The word Hengerdd (literally ‘old song’) is used in Welsh to refer to the surviving works of the cynfeirdd (‘early bards’), the early poets who lived between the 6th century, when a common Brythonic tongue was separating into the different languages, and the 11th century, after which Welsh culture became increasingly affected by Norman and Anglo-Norman culture.

Some of the cynfeirdd have entered the realms of Welsh legend. Nennius mentions several who were active in the mid to late 6th century: Talhaiarn Tataguen, Neirin, Taliesin, Bluchbard, Cian ‘Guenith Guaut’. Of these ancient poets, the work of two has survived for nearly 1,500 years: Neirin (better known today as Aneirin) and Taliesin. Luckily for anyone interested in Celtic Cumbria, these two most famous of the cynfeirdd lived and composed their works within The Old North. Though their works come down to us through Medieval Welsh copies, some of the works contained within the Llyfr Taliesin (‘Book of Taliesin’) and Llyfr Aneirin (‘Book of Aneirin’) are believed to represent a continuous literary tradition dating back to the sixth century.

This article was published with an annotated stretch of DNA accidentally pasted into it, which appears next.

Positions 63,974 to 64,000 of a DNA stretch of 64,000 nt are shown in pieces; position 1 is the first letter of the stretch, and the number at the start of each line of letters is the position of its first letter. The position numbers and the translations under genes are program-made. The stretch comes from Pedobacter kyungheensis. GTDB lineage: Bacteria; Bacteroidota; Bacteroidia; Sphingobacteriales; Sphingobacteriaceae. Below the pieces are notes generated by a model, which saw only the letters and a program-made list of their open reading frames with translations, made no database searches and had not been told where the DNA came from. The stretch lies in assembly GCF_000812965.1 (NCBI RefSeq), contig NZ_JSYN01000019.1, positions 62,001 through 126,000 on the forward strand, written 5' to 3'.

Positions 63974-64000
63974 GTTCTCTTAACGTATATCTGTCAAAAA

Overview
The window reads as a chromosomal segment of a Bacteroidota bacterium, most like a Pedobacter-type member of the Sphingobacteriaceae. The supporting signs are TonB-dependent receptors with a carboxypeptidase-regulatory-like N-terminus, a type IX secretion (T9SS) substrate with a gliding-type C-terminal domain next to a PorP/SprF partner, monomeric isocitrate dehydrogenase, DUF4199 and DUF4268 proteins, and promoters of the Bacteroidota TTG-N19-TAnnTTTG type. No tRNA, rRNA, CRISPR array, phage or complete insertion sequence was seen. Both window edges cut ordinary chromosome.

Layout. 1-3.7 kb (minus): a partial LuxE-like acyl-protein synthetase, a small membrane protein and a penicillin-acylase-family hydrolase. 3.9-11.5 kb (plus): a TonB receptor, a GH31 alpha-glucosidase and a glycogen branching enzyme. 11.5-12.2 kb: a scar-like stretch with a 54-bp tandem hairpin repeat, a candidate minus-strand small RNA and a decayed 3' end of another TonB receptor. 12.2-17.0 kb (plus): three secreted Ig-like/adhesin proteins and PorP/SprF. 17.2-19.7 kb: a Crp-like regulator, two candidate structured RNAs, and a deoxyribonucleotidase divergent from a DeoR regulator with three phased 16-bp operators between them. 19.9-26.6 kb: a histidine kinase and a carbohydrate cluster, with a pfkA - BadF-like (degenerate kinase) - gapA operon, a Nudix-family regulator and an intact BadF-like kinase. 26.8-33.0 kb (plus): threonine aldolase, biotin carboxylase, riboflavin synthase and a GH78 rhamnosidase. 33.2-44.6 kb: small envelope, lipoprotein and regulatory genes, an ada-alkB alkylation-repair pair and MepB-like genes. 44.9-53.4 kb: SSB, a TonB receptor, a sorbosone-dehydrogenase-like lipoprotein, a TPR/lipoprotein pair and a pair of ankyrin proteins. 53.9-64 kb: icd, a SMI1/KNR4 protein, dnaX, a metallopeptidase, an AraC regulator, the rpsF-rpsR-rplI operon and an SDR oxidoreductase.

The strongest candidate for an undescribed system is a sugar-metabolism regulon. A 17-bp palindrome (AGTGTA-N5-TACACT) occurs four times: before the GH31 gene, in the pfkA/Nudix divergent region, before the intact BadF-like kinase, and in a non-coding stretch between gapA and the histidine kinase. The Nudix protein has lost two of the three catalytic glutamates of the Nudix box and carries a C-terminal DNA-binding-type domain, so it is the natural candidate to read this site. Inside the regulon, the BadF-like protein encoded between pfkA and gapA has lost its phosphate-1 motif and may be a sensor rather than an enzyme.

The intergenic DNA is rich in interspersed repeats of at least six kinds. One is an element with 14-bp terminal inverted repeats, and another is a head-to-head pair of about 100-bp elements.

Among Welsh literary scholars, the following works are generally identified as genuinely belonging to the period of the Cynfeirdd, whether or not they were composed by the poets to which they were later ascribed:

Llyfr Taliesin:

Llyfr Aneirin:


  • Praise of Cadwallon
  • Eulogy of Cynddylan